The newly negotiated EU constitution demolishes the myths spread during the months of haggling, Tony Blair has told MPs as he starts selling the new deal.
Blair says he will lead the referendum campaign
The prime minister said it showed the EU was "not a superstate, not a federal state but a group of nations".
Mr Blair said the treaty protected UK control of tax and other key issues.
But Tory leader Michael Howard called the document "bad for our democracy, bad for jobs and bad for Britain" and said Mr Blair was spreading myths".
The prime minister says the UK will only sign up to the constitution if the public backs it in a nationwide referendum.
Opinion polls suggest that might prove difficult at the moment - and a number of Labour MPs oppose the deal.
Mr Blair began the battle to win over the sceptics on Monday but said "myths" were being put out by those who questioned whether Britain should be at the heart of Europe.
Citing the trade and aid benefits of EU membership, he said 3.5m British jobs relied on its membership.
He accused opponents of the constitution of putting EU successes at risk for "a narrow
nationalism" which did not have Britain's true interests at heart.
Mr Blair said qualified majority voting was being extended where needed but vetoes remained on key areas and Britain could opt out of measures affecting asylum, immigration and criminal procedure laws.
He also insisted the new Charter of Fundamental Rights would also not affect British industrial laws.
But the Tory leader said the president of the European Court of Justice had offered no guarantees on that claim and he argued the charter was "a case
study in government surrender".
Mr Howard lampooned the prime minister as the "great myth-maker" as he promised to take part in a cross-party campaign against the treaty.
Key British powers were being surrendered to Brussels when in fact people wanted power back from the EU, he said.
There were 43 new policy areas where majority voting would mean measures being "imposed" upon Britain.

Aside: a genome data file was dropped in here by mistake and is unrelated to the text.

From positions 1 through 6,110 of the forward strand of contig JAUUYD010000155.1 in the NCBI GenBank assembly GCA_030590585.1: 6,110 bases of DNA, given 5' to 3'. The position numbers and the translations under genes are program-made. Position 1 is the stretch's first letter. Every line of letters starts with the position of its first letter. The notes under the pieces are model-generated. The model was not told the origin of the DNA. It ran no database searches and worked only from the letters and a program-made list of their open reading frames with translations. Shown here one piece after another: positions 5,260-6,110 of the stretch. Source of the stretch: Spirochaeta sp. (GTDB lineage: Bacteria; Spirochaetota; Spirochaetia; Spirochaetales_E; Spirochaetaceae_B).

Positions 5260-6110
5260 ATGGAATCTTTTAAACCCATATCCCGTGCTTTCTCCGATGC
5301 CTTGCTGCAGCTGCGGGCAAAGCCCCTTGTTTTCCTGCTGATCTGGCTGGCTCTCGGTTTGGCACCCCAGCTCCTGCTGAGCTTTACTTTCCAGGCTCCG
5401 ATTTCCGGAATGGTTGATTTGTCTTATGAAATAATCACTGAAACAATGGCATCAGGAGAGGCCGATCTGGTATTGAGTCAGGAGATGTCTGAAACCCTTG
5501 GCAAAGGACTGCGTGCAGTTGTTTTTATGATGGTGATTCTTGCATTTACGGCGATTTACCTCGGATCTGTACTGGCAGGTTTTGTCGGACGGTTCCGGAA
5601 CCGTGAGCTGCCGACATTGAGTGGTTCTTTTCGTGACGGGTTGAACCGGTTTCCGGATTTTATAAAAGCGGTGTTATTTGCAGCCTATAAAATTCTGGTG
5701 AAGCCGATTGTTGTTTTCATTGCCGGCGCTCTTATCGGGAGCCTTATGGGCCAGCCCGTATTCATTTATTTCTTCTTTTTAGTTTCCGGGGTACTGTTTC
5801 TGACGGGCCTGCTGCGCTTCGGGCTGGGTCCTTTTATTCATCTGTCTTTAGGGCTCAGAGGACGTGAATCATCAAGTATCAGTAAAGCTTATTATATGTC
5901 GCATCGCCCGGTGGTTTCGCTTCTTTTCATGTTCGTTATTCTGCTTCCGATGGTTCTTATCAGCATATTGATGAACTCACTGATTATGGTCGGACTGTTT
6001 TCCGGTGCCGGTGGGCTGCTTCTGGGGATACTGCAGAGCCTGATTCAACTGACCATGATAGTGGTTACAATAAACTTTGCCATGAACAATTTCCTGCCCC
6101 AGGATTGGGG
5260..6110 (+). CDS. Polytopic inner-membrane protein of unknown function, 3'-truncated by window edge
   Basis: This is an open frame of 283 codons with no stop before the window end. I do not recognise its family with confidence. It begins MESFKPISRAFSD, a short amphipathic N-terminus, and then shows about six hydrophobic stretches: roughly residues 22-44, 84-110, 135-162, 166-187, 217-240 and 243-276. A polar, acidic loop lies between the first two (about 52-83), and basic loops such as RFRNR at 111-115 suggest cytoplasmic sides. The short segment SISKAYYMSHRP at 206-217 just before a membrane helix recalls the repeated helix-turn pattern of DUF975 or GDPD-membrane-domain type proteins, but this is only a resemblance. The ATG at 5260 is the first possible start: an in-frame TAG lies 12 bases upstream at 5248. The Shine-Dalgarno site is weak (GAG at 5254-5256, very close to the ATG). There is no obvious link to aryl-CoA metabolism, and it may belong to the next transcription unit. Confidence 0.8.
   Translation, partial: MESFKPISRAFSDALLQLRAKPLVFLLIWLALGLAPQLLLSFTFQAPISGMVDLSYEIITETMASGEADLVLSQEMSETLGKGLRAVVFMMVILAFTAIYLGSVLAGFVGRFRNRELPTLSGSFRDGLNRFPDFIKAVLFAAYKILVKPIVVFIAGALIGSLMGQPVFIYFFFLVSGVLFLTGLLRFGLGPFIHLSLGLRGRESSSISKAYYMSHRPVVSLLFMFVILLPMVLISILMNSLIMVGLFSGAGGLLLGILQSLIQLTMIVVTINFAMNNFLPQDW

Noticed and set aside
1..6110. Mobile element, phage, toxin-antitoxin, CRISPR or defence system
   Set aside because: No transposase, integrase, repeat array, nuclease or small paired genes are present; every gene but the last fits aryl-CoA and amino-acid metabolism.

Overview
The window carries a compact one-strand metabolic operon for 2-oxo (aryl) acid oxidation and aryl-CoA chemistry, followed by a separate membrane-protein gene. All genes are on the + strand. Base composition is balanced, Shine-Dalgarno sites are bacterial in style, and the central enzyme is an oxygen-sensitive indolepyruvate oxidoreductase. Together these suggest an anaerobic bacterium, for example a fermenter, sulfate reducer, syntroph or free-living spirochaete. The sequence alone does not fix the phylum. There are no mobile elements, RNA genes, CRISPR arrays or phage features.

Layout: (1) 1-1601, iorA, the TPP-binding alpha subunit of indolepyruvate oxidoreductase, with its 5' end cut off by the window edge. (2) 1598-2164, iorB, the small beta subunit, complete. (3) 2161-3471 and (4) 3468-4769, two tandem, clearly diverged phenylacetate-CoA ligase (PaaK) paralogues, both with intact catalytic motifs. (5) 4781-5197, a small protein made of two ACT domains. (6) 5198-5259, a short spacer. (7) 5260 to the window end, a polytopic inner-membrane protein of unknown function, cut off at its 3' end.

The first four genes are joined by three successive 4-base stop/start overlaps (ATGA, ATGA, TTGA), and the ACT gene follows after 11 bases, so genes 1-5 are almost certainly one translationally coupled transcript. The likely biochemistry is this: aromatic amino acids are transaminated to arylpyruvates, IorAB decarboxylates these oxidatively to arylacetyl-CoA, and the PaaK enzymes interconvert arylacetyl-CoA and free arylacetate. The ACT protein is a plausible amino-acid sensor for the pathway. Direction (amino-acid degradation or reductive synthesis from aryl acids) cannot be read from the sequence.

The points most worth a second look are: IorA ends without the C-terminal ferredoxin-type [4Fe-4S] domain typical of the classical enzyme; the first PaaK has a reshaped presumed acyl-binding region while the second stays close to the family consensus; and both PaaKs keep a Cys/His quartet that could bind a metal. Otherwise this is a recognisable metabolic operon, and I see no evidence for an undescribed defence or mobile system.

"Let's have none of this nonsense of the referendum being about being in or out of Europe," continued Mr Howard. "It is about the kind of Europe we want to see."
He said Mr Blair had failed to deliver on his previous promises of leadership of the pro-European cause.
"The prime minister's definition of leadership is to press the mute button," he joked.
Liberal Democrat Charles Kennedy said a "yes" vote in the referendum would not be won if the campaign was "spun from Downing Street".
He welcomed the "compromise" deal, saying the constitution was not a moral crusade but a way of making the enlarged Europe work effectively.
Mr Kennedy warned: "We cannot, any of us, deny the growth of Euroscepticism both in this country and through the EU."
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The gap between the views of the political elites and voters made the referendum especially essential, he argued.
Some Labour MPs such as the former Europe minister, Keith Vaz, have echoed Lib Dem calls for a more vigorous pro-European campaign.
But anti-constitution Labour MPs are setting up a group under the banner "Labour against a
On Sunday, UK Independence Party (UKIP) MEP Robert Kilroy-Silk said the new treaty did nothing for Britain.
"It's appeasement," he said, adding: "This is the beginning of the end of Britain as a nation state governing itself."